A Life That Is More Than Just What We Can See and Touch, St Maximos the Confessor

Various Texts on Theology, the Divine Economy, and Virtue and Vice, Fourth Century,  #40-50

The role and meaning of free will plays a dominant role in these paragraphs. God, we are told, has the wisdom to discern our weaknesses and the might to save us. Yet, he will not do so unless we desire it. In short, to be saved our will must be in line with God’s will. Conversely, to save us despite our sin and against our will would be tyranny.

He could not save man, whose will was in the grip of sin, in a tyrannical fashion.

Our own free will, therefore, has a major role in our salvation. By willingly accepting suffering, Christ models for us how to use our will in the way it was intended in order to experience meaningful, everlasting joy.

Paradoxically, his suffering and death ultimately show his might, rather than his weakness.

And this is the paradox of salvation in Christianity. It was through Christ’s suffering and death that we gained a “life that is by nature eternal and of a state of dispassion that is immutable.”

Without Christ, we are caught in the vicious cycle of trying to escape pain through “self-medication:” keeping busy, drinking, pampering ourselves, becoming “workaholics,” losing ourselves in unhealthy relationships, etc. Like addicts self-medicating with drugs, we find ourselves still empty and in pain through meaningless, material pleasures. We often keep increasing our “pleasure dosage,” thus increasing the void and pain.

For in our desire to escape pain we seek refuge in pleasure, and so try to bring relief to our nature, hard pressed as it is by the torment of pain. But through trying in this way to blunt pain with pleasure, we but increase our sum of debts, for we cannot enjoy pleasure that does not lead to pain and suffering.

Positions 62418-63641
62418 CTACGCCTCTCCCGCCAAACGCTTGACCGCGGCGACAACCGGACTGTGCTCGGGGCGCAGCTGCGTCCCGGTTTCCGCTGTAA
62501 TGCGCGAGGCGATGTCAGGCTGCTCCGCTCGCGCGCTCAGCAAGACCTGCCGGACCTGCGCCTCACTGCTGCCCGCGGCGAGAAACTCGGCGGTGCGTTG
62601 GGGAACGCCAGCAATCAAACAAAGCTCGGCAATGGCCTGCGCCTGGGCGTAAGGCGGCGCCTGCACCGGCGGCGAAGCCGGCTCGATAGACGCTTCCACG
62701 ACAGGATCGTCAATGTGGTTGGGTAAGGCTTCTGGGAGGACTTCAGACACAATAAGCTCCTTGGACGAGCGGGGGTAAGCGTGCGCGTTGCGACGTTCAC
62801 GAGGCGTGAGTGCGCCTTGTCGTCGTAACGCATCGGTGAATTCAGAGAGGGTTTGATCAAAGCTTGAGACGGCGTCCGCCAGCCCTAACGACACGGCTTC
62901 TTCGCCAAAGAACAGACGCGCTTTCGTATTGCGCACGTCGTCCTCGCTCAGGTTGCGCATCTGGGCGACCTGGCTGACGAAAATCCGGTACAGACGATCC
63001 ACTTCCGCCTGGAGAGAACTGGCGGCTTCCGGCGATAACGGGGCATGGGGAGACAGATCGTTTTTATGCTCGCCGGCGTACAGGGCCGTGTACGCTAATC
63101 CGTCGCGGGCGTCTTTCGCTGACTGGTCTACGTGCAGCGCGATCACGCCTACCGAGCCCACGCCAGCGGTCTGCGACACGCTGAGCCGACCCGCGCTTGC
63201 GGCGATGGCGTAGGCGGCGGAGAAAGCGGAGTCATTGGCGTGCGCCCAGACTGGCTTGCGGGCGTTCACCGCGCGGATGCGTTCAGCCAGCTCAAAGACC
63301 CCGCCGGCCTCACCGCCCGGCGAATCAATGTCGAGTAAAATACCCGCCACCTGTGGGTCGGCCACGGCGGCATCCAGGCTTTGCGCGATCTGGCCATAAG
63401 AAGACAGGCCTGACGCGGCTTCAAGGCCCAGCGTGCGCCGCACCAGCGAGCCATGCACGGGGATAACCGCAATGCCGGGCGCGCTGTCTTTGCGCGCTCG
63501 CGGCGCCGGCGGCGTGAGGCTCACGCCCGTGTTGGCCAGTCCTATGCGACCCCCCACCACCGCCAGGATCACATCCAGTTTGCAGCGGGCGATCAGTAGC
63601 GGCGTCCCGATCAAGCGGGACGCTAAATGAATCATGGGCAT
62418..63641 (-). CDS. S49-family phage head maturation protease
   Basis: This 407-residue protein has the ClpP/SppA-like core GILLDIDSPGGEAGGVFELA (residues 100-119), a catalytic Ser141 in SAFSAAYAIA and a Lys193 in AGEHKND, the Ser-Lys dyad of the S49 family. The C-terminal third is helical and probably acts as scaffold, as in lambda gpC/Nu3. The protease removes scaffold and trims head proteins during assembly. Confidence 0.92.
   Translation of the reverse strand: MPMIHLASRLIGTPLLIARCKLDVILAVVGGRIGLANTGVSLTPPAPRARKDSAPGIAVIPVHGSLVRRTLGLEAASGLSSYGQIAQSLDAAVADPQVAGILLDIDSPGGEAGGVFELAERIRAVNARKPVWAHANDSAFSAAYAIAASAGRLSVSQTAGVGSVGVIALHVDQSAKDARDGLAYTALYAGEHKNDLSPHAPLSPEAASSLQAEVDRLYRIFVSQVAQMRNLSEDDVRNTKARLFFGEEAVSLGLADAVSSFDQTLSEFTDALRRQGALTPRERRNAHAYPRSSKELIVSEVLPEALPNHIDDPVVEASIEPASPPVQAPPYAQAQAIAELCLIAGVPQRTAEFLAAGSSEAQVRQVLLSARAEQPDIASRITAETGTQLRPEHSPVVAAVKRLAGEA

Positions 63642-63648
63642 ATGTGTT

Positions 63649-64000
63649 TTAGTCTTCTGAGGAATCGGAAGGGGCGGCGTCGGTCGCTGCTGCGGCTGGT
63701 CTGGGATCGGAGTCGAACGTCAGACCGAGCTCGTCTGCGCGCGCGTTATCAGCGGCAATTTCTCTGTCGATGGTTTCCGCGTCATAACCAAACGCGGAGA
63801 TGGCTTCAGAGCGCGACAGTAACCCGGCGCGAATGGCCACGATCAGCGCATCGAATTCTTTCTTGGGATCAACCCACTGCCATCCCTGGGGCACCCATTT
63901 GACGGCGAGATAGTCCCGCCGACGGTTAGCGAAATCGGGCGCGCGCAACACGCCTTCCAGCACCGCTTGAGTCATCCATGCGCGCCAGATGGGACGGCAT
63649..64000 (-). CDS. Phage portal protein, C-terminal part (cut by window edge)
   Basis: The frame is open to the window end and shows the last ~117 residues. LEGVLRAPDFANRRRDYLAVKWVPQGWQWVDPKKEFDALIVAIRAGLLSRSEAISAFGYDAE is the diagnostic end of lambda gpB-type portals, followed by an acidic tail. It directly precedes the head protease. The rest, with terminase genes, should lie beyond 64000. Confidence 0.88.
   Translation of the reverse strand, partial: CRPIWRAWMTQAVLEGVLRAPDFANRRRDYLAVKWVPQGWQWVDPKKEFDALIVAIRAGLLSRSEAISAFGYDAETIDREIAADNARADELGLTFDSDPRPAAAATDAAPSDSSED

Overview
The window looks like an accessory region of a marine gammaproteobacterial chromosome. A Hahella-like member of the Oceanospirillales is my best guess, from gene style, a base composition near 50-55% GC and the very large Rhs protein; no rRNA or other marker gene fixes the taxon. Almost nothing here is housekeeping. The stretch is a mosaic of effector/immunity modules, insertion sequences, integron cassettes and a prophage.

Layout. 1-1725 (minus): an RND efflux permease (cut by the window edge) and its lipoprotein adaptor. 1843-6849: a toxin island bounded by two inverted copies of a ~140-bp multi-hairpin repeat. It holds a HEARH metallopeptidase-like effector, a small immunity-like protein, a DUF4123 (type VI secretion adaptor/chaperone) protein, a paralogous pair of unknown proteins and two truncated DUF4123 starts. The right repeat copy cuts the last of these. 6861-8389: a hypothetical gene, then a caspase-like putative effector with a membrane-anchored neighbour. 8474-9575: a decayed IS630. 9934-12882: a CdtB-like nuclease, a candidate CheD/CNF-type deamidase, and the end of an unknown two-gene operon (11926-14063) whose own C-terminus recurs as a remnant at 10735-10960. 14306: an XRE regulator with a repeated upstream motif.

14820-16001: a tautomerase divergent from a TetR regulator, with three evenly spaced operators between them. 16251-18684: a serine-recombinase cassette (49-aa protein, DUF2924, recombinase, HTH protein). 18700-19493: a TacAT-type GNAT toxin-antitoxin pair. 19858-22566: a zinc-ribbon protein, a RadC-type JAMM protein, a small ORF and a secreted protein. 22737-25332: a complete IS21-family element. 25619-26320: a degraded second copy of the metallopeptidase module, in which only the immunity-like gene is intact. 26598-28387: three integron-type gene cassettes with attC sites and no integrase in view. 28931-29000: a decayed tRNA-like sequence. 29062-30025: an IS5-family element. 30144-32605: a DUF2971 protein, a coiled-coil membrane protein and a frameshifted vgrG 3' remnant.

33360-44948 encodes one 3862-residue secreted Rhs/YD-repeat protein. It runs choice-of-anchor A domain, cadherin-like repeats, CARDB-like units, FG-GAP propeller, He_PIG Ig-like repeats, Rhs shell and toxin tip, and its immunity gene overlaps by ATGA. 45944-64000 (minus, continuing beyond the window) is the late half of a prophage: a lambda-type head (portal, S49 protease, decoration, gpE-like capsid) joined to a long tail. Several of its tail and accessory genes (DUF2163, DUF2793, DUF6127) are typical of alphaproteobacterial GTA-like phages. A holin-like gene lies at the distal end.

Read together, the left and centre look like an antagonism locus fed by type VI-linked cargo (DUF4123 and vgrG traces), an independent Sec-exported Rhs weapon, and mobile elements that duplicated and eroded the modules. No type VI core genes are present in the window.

To free us from this bondage, Christ did the opposite. He willingly embraced suffering which ultimately led to resurrection and eternal joy.

He submitted deliberately to the or mutation. which comes through sin – that is, for the destruction of pleasure and of the tyranny of sin committed in pursuit of pleasure, and the lordship of the painful death consequent upon sin.

Christ was able to experience suffering because he had accepted to be born in the flesh, as man. This is the source of our hope as humans. By choosing pain as a man, he made it possible for us to also break the pleasure-pain syndrome and direct our lives to meaningful and eternal pleasure.

For the dominion of pleasure and pain clearly applies to what is passible in human nature.

Why did Christ embrace so much suffering to bring about our salvation?  In his haste to find a shortcut to pleasure when he wanted it, where he wanted it and on his own terms, Adam experienced pain as punishment for his sin. In his case, this was a well-deserved punishment. Christ’s sufferings, on the contrary, were not the consequences of sin. They were freely chosen and, hence, destroyed the pleasure-pain syndrome and broke the cycle that held us captive.

With Christ, our lives are more than the avoidance of pain at all costs; more than what we can see, touch and feel.

By assuming human nature, God “bestowed on human nature a new or second form of generation leading us through suffering

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